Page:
Red Kettle Campaign
The Salvation Army of Greater Lynchburg’s Red Kettle Campaign raises funds that feed the hungry, shelter the homeless and provide for the needy in our communities.
The Red Kettle Campaign is part of an overall budget that enables the Salvation Army of Greater Lynchburg to maintain the Center of Hope homeless shelter, the community feeding program, the emergency financial assistance program and several youth and adult enrichment programs in the community. By reaching the goal, the Lynchburg Corps is on target to meet what are greatly anticipated needs in our community in the coming year.
We are currently booking groups, which can take a full day at a kettle site. If your church or business would like to confirm a day and location for the 2020 season, please call Donna at 434-845-5939 or fill out the inquiry form below.
The History of the Red Kettle
In 1891, Salvation Army Captain Joseph McFee was distraught because so many poor individuals in San Francisco were going hungry. During the holiday season, he resolved to provide a free Christmas dinner for the destitute and poverty-stricken. He only had one major hurdle to overcome — funding the project.
Where would the money come from, he wondered. He lay awake nights, worrying, thinking, praying about how he could find the funds to fulfill his commitment of feeding 1,000 of the city’s poorest individuals on Christmas Day. As he pondered the issue, his thoughts drifted back to his sailor days in Liverpool, England. He remembered how at Stage Landing, where the boats came in, there was a large, iron kettle called “Simpson’s Pot” into which passers-by tossed a coin or two to help the poor.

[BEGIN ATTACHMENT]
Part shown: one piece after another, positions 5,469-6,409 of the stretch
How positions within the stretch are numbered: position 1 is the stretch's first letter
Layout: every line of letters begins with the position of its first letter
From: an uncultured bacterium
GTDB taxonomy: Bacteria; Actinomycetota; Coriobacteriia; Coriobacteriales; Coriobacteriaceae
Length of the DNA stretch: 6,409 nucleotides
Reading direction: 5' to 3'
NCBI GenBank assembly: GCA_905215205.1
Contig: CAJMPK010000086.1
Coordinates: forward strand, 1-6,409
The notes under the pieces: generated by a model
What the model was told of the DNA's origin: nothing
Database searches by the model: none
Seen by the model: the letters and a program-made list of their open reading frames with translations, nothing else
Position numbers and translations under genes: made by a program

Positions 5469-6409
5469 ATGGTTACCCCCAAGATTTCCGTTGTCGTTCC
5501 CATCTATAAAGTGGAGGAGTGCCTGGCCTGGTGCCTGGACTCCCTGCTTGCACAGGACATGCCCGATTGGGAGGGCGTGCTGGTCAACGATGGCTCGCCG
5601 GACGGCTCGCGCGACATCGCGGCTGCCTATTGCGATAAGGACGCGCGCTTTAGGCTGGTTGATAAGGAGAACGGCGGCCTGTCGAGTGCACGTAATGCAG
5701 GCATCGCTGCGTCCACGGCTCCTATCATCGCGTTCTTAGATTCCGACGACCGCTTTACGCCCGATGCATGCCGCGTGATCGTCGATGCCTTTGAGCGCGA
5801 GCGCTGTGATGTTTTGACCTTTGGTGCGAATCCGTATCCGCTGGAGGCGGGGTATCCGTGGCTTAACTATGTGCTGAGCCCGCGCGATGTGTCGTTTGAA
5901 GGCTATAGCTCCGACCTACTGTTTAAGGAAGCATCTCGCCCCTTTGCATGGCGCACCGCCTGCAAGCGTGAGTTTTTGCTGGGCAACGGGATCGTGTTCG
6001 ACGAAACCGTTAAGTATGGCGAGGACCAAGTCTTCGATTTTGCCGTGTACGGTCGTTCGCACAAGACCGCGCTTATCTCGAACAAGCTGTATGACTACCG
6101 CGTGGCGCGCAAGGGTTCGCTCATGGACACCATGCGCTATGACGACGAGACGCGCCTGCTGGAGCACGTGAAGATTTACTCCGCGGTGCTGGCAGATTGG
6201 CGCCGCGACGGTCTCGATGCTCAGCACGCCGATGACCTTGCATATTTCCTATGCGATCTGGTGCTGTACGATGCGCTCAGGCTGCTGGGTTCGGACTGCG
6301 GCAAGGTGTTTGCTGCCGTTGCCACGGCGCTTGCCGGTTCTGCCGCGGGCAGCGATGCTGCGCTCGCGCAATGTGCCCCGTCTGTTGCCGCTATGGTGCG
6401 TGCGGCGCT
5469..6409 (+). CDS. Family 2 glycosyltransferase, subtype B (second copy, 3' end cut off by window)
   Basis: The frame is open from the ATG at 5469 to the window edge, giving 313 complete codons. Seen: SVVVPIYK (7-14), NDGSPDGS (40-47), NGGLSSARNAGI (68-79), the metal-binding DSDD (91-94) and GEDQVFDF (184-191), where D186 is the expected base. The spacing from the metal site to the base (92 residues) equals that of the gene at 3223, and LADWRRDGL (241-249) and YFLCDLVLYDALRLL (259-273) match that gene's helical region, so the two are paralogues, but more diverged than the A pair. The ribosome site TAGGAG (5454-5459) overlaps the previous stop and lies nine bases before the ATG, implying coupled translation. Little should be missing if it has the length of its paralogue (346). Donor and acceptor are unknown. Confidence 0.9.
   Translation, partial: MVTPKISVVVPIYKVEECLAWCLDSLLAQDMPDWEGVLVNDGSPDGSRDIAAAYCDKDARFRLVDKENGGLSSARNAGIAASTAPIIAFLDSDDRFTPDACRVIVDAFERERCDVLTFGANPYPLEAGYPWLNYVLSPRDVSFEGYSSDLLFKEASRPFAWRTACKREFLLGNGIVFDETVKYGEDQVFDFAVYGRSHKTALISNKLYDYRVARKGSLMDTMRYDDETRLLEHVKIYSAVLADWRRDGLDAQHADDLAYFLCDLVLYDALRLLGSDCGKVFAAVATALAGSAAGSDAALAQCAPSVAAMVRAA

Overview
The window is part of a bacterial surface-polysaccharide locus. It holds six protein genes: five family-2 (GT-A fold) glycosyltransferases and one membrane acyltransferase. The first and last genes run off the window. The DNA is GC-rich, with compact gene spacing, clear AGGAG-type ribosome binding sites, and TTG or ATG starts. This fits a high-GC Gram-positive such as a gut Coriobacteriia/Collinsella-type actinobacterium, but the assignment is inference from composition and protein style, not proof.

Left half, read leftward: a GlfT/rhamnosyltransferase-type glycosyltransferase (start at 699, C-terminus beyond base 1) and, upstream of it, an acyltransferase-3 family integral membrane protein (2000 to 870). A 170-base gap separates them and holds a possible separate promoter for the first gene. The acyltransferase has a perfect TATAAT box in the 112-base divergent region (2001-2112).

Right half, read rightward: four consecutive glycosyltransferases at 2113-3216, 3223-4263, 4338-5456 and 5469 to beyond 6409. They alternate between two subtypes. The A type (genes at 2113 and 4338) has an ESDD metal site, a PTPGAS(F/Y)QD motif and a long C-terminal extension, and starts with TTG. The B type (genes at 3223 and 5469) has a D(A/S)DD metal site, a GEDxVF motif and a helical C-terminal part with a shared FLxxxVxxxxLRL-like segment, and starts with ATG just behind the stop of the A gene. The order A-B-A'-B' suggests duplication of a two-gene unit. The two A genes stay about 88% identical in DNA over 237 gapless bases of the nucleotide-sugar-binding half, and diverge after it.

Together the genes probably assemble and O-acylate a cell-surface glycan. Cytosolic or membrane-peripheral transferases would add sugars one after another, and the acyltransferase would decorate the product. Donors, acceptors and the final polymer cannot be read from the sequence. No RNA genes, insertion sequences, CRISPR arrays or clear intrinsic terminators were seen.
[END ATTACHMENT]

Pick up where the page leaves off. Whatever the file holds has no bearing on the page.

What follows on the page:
The next day Captain McFee placed a similar pot at the Oakland Ferry Landing at the foot of Market Street. Beside the pot, he placed a sign that read, “Keep the Pot Boiling.” He soon had the money to see that the needy people were properly fed at Christmas.
Six years later, the kettle idea spread from the west coast to the Boston area. That year, the combined effort nationwide resulted in 150,000 Christmas dinners for the needy. In 1901, kettle contributions in New York City provided funds for the first mammoth sit-down dinner in Madison Square Garden, a custom that continued for many years. Today in the U.S., The Salvation Army assists more than four-and-a-half million people during the Thanksgiving and Christmas time periods.
Captain McFee’s kettle idea launched a tradition that has spread not only throughout the United States, but all across the world. Kettles are now used in such distant lands as Korea, Japan, Chile and many European countries. Everywhere, public contributions to Salvation Army kettles enable the organization to continue its year-round efforts at helping those who would otherwise be forgotten.